A big part of this is two years of play-based therapy. He works out all the stuff he’s so worried about in that room and mostly leaves it there. For instance, Eli used to be an incredibly sore loser. We’ve noticed lately, he takes it in stride and congratulates you for having a good game. Meantime, I just learned he has spent weeks in therapy playing Trouble and screaming at his therapist when it looks like he might win, accusing him of cheating…the works. Every week, Eli smiles walking in, I hear all sorts of shouting and mayhem, and he smiles on the way out. “See you next week!”
To me, that’s a sign of how much Eli truly trusts his therapist, to show him the worst sides of himself. (Do I even trust ANYONE that much?) For a kid who had massive anxiety about rejection if people knew who he truly was, this is just astounding to me.
I was thinking about this last week, as I was reading Jonathan Van Ness’s memoir Over The Top. He opens by writing that as someone who has become a recent American sweetheart, he fears if we saw all the sides of him, we might hate him. Those words stopped my heart momentarily because it sounded exactly like the same fears Eli grappled with in kindergarten. Fears that for about a year made him retreat into himself.
Van Ness clearly had a lot of support other queer kids did/do not. But it was heartbreaking to hear about how this deep fear of rejection surrounding his identity, his inability to have someone he could talk to about it, burrowed so deeply into him, driving him to engage in reckless, dangerous behavior.
This is a common story in queer memoirs I’ve read in the last few years, and among queer loved ones from my generation, especially. There is all too often addiction and depression of some kind that stems from not fundamentally feeling loved, understood or appreciated for who you are at a young age. Sometimes they’re loved. Sometimes they’re “tolerated.” But with Eli, I tell him that the source of his power—the key to unlocking his greatness—is embracing these many things that make him different.
Just like Queen Elsa, to continue the Frozen analogy. Trying to keep what made her different into a box to please people only exploded in dangerous ways. But when harnessed it made her a powerful force for good, for bridging different worlds.
I am so grateful that Eli is growing up in a time that “tolerance” is a bad word, not a good one. Even in his darkest times, he’s always been so clear on who he is and his right to be that person. That’s not only remarkable for a queer child, that’s remarkable for any of us.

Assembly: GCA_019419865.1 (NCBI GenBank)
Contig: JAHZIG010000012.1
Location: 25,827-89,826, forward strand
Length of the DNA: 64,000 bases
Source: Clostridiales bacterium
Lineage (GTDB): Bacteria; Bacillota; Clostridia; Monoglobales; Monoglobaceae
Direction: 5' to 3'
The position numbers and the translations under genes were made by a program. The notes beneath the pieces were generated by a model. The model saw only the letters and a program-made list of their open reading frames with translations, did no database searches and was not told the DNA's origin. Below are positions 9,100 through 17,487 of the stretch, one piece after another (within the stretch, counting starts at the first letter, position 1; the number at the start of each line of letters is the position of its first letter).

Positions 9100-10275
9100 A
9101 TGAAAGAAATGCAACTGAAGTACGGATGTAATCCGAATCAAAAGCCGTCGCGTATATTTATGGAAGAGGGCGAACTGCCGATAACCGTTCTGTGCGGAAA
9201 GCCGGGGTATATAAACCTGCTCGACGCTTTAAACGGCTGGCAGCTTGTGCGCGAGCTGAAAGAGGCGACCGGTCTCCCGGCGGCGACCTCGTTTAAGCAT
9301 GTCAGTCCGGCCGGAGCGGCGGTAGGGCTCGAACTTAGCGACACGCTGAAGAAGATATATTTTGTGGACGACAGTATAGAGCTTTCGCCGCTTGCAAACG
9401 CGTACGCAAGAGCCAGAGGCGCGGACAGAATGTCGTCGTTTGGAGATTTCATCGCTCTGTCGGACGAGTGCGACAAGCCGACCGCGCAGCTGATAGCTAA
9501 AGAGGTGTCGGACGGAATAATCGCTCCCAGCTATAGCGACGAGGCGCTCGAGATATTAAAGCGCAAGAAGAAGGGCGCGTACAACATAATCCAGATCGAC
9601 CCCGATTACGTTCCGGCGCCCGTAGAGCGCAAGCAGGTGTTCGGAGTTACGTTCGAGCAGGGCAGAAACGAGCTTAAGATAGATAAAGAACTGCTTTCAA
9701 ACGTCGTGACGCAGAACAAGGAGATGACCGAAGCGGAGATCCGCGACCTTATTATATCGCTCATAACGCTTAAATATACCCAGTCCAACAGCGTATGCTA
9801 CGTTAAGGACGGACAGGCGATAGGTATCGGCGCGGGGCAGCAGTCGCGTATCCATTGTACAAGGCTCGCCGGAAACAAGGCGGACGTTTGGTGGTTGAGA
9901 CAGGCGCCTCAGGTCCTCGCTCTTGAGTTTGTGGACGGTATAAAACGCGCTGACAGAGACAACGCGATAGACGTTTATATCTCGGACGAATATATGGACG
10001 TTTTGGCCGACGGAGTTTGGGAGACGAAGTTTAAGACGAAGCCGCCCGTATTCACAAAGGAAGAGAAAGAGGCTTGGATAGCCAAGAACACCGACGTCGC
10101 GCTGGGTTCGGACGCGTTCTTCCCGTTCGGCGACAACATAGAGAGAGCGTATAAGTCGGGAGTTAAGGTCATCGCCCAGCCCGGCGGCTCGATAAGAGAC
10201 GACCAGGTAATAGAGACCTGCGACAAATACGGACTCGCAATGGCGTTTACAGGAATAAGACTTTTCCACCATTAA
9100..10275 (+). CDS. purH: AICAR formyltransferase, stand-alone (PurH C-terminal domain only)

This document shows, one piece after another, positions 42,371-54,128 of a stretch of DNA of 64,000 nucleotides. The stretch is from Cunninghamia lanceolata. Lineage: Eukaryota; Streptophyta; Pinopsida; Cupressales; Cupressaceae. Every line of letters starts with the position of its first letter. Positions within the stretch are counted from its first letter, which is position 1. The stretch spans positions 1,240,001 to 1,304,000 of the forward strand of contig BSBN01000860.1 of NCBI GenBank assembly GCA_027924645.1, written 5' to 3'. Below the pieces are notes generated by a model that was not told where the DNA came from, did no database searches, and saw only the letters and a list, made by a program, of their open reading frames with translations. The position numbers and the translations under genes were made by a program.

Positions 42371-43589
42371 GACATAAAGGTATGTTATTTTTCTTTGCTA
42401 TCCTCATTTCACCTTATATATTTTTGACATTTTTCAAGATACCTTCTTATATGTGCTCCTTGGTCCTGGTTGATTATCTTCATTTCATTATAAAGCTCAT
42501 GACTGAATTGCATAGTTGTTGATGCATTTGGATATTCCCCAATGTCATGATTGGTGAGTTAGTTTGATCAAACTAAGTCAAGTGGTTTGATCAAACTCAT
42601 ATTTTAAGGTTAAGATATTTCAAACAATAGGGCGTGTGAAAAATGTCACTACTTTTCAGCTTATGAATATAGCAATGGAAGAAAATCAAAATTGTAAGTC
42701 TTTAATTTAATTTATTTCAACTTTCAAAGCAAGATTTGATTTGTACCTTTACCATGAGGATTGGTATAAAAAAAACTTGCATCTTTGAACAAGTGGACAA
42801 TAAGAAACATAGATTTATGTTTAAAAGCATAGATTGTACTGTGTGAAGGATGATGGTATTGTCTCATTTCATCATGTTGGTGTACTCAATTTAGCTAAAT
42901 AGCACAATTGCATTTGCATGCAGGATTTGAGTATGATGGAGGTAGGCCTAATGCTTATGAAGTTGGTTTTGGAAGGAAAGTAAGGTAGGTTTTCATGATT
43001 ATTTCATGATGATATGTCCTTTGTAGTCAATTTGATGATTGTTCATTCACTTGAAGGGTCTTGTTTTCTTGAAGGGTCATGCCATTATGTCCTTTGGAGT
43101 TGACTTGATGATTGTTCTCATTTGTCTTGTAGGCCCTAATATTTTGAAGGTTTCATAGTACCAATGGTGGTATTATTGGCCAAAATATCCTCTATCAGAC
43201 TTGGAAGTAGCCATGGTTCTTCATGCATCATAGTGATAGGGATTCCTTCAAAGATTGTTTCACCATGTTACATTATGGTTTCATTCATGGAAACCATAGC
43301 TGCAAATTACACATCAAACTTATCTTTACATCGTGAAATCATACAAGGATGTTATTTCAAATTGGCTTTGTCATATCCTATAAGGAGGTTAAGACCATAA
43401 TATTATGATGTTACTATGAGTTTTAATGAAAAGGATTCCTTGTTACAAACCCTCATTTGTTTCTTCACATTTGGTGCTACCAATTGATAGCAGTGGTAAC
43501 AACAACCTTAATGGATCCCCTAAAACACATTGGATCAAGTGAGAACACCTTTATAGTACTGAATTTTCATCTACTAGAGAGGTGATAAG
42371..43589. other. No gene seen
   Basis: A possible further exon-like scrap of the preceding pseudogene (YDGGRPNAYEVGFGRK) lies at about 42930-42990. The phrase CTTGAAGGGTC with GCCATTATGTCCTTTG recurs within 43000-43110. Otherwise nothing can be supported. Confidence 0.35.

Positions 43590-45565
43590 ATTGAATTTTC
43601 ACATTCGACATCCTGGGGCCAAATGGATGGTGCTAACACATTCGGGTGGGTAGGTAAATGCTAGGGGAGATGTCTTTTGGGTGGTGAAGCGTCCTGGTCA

But it’s also taken money and work. We don’t live in a country where mental health care is cheap. As a founder, I do a lot of things wrong. But I know from covering startups for 20 years, what matters is getting the right things right. As Eli’s mom, it was clear to me from about 18 months in, that the one thing I had to get right— maybe the only thing—was making sure he felt loved and safe, putting his mental health above any niceties or family obligations or social awkwardness.
Why am I sharing all of this? In part because I simply can’t stop thinking about it, marveling at it. Maybe some of our readers are wondering if their kid with anxiety or their kid who is different could benefit from therapy and this can help them. Maybe others just had their child tell them they want to be/are the opposite gender and that sounds terrifying.
I can say this almost nine years into my Eli journey: I have never had any single person who made me expand my worldview, who made me such a better person, as Eli. Full stop. My growth has at least been as dramatic as his growth. I had no idea generally what I was getting into when I was lucky enough to become a mother. I certainly had no idea what I was getting into when I was lucky enough to become Eli’s mother.
Maybe these two are enough.
Today’s new questions on Chairman Mom:
- Any virtual event experts?
- I’m at a cafe and this woman sitting next to me hates her husband. What can I do to make her feel like she’s not alone?
- I want to leave my partner but I don’t have the money. How have other people solved this?
- What’s one parenting decision you look back on and say, “Ugh, I should’ve handled that SO differently”?